Douglas Bergeron was focused in the fall of 2010 like a laser on a single goal — orchestrating his company's hostile acquisition of Hypercom Corp. Bergeron had already built VeriFone Systems Inc. into a force in point of sale terminals. Its card-reading devices graced countertops of retailers in dozens of countries.
Buying its rival Hypercom, however, would add a major European presence and help Bergeron cement VeriFone's position as the premier global intermediary between consumers and the likes of Visa, MasterCard, American Express and even Google.
Yes, the buyout was attractive. But there were hurdles. They included antitrust concerns, pushback from VeriFone's investors over the risks and cost and Hypercom's own litigious streak.
Bergeron's lawyers took one look at the deal and in unison told him the same thing: fuhgeddaboutit.
Bergeron didn't listen. He spent a year in intense negotiations, turned a $280 million hostile bid into a friendly one of $485 million and, ultimately, completed the takeover.
Now VeriFone claims it could add $350 million in revenue in fiscal 2012, precisely where Bergeron wants it. "We're right at the center of all innovation, buying companies bringing out new products and new services," he says. "If we were sitting around trying to sell 1990s terminals, we'd be in deep trouble. Instead, we're at ground zero" of the payments revolution.
Since his earliest days, Bergeron has defied the odds and refused to listen when told he can't do something. He's a native of Windsor, a town in Ontario across the Detroit River from the Motor City. When he was a child his father, George, who worked at an auto parts factory, was diagnosed with multiple sclerosis, which sent him on a trajectory in his thirties from a cane, to crutches, to a wheelchair. His mother, Eleanor, worked for Avon Products while George stayed home and raised Bergeron and his siblings. She tells the story of how Doug, then around 10, pushed to the front of a crowded mall parking lot to shake hands with Pierre Trudeau, at the time Canada's prime minister. "He proceeded to say how he was going to be prime minister one day," Eleanor recalls.
The first member of his family to go to college, Bergeron, who is 51, helped pay his way to a computer science degree at Toronto's York University playing accordion at wedding receptions and bar mitzvahs. After graduating, Bergeron went to work for Northern Telecom in Ottawa and won a company scholarship to study systems management at the University of Southern California. He then took a job with SunGard Data Systems Inc., rising to become chief executive of SunGard's brokerage systems group and president of SunGard Future Systems.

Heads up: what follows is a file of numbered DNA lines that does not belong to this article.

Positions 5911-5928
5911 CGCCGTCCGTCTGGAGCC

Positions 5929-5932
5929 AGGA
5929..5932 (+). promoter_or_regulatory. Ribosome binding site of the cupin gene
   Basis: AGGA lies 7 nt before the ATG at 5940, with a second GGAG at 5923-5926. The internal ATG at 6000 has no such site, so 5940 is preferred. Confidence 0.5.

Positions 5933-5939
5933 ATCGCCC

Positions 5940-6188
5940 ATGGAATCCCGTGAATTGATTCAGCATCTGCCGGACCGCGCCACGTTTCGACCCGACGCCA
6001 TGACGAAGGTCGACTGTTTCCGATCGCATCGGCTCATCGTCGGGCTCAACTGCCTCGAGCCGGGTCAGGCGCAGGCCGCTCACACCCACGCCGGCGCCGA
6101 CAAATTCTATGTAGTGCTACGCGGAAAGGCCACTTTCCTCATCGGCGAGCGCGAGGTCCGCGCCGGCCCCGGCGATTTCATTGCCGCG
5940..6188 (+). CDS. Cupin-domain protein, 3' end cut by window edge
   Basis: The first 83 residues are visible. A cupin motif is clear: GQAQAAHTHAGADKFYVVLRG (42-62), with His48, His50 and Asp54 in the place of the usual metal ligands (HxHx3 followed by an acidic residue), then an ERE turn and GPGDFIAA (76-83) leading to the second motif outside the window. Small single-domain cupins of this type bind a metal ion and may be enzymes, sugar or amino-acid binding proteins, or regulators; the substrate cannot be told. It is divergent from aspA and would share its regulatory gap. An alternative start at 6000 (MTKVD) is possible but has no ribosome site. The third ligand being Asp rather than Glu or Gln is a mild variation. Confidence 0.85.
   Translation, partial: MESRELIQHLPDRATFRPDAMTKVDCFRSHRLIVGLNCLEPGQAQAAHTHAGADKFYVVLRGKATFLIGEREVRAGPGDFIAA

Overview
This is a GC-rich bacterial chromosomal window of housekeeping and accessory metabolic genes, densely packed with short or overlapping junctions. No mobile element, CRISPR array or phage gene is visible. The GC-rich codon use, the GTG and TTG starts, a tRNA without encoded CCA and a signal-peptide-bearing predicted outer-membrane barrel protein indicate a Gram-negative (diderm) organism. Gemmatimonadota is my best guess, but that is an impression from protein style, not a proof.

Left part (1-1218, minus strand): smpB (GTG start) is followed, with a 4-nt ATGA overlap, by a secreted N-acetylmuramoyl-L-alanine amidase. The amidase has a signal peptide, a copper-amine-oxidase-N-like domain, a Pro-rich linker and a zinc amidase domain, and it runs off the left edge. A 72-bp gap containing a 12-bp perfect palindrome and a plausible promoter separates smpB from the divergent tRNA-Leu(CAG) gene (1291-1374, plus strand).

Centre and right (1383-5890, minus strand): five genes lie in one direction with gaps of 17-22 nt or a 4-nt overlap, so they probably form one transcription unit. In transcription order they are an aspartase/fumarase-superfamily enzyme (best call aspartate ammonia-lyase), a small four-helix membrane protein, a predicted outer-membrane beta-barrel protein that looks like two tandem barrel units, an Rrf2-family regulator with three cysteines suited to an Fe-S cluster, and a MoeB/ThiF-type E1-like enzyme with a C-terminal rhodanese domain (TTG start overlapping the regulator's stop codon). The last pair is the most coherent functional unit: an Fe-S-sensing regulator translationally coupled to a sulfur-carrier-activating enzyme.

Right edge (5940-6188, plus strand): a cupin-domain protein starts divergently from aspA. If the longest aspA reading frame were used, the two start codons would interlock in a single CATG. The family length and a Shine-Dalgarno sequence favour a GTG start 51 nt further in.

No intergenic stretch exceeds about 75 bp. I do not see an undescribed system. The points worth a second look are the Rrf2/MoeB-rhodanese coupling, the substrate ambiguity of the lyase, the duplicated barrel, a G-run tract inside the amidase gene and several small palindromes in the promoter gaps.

In 1999 he was hired as the turnaround chief of the troubled Toronto software company Geac Computer Corp. Ltd. During his tenure, Geac, which he said focused on Y2K software, never turned around.
"What failed to occur to me in my due diligence is asking, How much software is this company going to sell in July of 2000?" Bergeron recalls. "None."
Geac eventually turned around, but without Bergeron. He was fired after 16 months.
The same day he lost his job at Geac, Bergeron got a call from the private-equity billionaire Alec Gores. By the next Monday Bergeron was in Los Angeles, working as a group president with Gores Technology Group, now the Gores Group. (The Gores Group's purchase of the U.S. business of Hypercom allowed VeriFone to buy the remainder.)
It was while working for Gores that Bergeron came upon VeriFone. Founded in the 1980s, the company grew on the back of its Zon and Tranz lines of terminals, which helped merchants convert from paper-based transactions to electronic payments.
VeriFone, of San Jose, Calif., had been publicly held for seven years until Hewlett-Packard paid almost $1.3 billion in stock for it in 1997. A culture clash ensued, and HP's ambitions to use VeriFone as a springboard to dive into the electronic payments business flopped. In 2001, the savvy Gores bought VeriFone from HP for $50 million via $5 million of equity, $35 million of debt against receivables and a $10 million seller's note from HP.
Gores put Bergeron, who was then a partner in the private-equity firm, in charge because he was the only person in the shop with experience running a technology outfit of 1,400 people.
At the time, Bergeron put down $500,000 to buy 10% of VeriFone. He said he immediately cut the company's head count to 800 and set off to meet VeriFone's customers.
With VeriFone again solidly profitable, the Gores Group and Bergeron sold an 85% stake for about $160 million in June 2002 to GTCR Golder Rauner LLC, a Chicago private-equity firm, and Bergeron himself. Bergeron reinvested some of his profits in the Gores sale into the GTCR deal, and coupled with the new carried interest he received as being CEO, he effectively maintained his 10% stake. Three years later, VeriFone's owners took it public. Bergeron has since cut his stake ownership to 3% by selling about $200 million in stock. Today his stake in VeriFone is worth about $120 million, he says.